One of my core beliefs is that we lack confidence because we don’t truly, deeply understand what we bring to the table. Based on that I work with people to understand their areas of strength, then link those strengths to their effectiveness at work. And for the most part, it works. What Ben Bergeron says in “Chasing Excellence,” is that he makes his elite CrossFit athletes really focus on their areas of weakness. That doesn’t mean they’re off the hook on the easy stuff — they also spend A LOT of time practicing their areas of strength. But they don’t stop there.Similarly, in the public speaking team, I worked with we began the semester by filming students so they could see themselves speak, then asking them to select two non-verbal or vocal elements to improve. With the focus on just two things they made much more progress, and the confidence that built made lots of other issues go away.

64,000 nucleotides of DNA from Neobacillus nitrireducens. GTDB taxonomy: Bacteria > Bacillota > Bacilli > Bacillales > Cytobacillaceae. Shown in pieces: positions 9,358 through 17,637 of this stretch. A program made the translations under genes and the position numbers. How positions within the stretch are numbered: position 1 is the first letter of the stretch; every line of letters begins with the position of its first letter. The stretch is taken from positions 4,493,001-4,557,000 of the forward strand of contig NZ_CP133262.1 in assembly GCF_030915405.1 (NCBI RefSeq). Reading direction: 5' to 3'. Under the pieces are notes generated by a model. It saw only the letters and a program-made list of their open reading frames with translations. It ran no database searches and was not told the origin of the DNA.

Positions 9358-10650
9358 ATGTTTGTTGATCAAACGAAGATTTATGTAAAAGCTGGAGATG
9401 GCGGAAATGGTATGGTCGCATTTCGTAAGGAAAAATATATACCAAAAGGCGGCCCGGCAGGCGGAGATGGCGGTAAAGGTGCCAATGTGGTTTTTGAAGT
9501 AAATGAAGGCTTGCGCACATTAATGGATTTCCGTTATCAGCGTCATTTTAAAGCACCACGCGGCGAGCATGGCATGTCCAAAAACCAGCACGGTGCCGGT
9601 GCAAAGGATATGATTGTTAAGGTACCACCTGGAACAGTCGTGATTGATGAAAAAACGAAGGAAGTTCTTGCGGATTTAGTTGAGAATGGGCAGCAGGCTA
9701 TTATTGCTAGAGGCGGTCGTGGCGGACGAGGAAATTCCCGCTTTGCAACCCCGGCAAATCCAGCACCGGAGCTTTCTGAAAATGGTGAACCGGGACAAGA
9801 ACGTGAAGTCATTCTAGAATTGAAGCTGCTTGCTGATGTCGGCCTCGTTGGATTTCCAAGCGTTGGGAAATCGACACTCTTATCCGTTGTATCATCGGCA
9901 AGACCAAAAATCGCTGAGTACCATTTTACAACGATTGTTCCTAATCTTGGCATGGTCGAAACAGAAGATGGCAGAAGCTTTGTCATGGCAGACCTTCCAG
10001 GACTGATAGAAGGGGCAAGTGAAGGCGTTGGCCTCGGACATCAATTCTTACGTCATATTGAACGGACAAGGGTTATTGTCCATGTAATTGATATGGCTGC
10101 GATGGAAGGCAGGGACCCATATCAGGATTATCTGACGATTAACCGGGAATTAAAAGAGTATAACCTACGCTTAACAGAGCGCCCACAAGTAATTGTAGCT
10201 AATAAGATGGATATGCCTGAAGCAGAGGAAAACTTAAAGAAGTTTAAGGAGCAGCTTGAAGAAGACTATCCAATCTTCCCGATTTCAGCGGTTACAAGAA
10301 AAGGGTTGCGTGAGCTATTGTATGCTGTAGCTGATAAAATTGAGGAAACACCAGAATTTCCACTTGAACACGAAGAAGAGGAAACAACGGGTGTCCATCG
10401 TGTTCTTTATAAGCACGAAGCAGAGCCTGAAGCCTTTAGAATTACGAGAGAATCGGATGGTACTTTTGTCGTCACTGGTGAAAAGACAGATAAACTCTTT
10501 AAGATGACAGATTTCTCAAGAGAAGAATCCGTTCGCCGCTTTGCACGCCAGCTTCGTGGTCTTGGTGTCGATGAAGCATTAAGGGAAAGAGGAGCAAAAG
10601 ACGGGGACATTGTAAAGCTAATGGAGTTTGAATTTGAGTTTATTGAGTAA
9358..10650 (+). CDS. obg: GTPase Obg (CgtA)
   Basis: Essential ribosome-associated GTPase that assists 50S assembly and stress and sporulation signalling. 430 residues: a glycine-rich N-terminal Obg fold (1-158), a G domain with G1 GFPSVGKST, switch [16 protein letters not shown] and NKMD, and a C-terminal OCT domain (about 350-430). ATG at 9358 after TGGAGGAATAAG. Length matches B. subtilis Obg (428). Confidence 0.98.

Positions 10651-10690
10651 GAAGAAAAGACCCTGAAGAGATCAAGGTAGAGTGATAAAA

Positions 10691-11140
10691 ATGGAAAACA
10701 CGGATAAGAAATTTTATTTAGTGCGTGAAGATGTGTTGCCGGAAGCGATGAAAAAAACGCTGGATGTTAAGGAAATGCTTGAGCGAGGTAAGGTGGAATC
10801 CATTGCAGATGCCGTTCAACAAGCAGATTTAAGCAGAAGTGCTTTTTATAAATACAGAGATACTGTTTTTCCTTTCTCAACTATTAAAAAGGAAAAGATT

To be clear, I still believe it’s key to begin with your strengths. It’s human nature to focus on our mistakes and weaknesses, and if you dive right into those you’ll just beat yourself up. That actually slows progress. Ben Bergeron’s athletes know what they do really well. And our public speaking students got lots of recognition for what comes easily to them. But if you feel grounded in your strengths and positive impact, and feel ready to turn up the volume, this is a great way to increase your bench strength as you create change.